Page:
Hollywood actress Lupita Nyong’o is the cover girl for Marie Claire’s March 2019 issue. Styled in pieces from Balmain, Givenchy, Gucci, and more, the Oscar winner pulls off her signature flawlessly chic yet, girl-from-next-door look.
The 35-year-old actress spoke to the magazine about her new movie “Us”, the success of “Black Panther”, Her love for horror movies, support from her feminist father and so much more.
On starting to cry on the set of Us while working with Jordan Peele:
“He [Peele] asked me, ‘What is your process as an actor? What do you need from a director? And I just started to cry. I was like, ‘I’ve never been asked that before.’ I could just tell in that question was a man who understood what it meant to be an actor…”
On what she treated herself to following the success of Black Panther:
“I went on a 10-day silent retreat. It was a gift.I did it for my birthday. And it was the best gift because, the thing is, my job has two main parts. There’s the acting, and there’s the celebrity. And the celebrity involves a lot of giving. After talking so much, and just expend, expending, expending, to sit with myself and just listen. Our lives are so full of distractions; you go from one distraction to another.”. ”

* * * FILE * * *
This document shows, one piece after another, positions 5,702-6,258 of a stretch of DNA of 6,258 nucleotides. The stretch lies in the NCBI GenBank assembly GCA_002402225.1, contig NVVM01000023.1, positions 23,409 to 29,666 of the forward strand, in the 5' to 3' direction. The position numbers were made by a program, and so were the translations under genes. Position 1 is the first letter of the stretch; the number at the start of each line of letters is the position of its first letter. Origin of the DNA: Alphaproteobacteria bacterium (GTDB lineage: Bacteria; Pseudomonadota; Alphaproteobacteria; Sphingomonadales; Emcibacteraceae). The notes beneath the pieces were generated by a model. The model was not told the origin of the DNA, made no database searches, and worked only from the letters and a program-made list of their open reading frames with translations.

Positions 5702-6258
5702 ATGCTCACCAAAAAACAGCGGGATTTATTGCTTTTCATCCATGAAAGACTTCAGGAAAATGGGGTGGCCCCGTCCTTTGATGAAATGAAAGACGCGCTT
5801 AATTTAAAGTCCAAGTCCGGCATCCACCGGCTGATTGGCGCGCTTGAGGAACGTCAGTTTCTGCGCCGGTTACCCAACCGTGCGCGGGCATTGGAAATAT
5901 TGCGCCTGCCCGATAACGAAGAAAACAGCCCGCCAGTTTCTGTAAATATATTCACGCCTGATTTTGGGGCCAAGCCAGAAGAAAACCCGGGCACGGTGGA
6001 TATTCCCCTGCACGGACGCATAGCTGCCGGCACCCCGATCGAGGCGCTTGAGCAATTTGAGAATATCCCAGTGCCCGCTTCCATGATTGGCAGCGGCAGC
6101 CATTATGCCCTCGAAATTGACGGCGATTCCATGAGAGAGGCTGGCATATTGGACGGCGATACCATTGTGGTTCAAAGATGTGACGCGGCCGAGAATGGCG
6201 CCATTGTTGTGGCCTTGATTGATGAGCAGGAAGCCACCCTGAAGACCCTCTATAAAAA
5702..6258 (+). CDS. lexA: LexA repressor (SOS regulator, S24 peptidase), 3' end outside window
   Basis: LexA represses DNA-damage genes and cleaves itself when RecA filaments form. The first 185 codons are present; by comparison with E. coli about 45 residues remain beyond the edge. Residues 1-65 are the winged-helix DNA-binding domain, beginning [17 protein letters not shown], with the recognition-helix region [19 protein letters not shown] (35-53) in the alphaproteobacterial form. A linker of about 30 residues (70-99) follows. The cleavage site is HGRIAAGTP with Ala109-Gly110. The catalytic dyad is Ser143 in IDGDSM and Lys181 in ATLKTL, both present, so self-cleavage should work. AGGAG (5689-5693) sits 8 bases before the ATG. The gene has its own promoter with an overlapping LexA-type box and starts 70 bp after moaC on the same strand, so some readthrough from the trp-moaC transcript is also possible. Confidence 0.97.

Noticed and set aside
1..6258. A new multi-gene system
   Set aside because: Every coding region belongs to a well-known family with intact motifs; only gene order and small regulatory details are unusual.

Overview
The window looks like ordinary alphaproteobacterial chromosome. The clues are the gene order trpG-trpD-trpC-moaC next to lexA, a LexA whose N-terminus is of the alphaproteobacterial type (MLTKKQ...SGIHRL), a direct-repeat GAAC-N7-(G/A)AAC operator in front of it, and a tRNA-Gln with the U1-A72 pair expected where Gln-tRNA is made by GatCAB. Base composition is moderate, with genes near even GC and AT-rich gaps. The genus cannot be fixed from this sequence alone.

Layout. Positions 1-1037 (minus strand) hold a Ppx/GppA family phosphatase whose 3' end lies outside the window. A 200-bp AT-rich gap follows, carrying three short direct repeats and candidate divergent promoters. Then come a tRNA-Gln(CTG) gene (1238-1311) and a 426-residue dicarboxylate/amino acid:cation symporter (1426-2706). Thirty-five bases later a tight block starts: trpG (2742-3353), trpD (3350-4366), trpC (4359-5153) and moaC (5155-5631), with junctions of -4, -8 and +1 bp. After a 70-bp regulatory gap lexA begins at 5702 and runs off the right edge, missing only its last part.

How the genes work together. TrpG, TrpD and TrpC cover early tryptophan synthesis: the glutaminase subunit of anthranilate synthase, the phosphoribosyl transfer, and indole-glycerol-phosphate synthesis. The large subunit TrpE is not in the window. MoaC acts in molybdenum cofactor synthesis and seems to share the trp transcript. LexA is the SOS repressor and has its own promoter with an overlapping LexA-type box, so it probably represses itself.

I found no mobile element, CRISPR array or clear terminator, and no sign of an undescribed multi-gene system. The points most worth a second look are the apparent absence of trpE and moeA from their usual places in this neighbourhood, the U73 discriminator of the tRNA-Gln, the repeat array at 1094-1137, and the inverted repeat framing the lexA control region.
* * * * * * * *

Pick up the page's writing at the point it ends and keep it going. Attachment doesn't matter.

On the support from her father:
“It makes a huge difference to have a father who champions you. My dad was a feminist before it was cool for men to be feminists – his father too in many ways.”
On being in a horror movie:
What do horror films tell us about ourselves? How do they help us project our worst nightmares and then realize them? It’s fascinating to talk to Jordan about this stuff because he’s a complete scholar on this subject. Horror movies give us permission to be afraid in a world where you’re not often encouraged to be fearful. Fear is something that is suppressed. And it’s an emotion to be overcome. It’s never an emotion to just experience. And in horror films, we give ourselves permission to do that. We all get into a room, and we know what we’ve signed up for. We go through it together, and it’s cathartic.
By Sarah Oyedo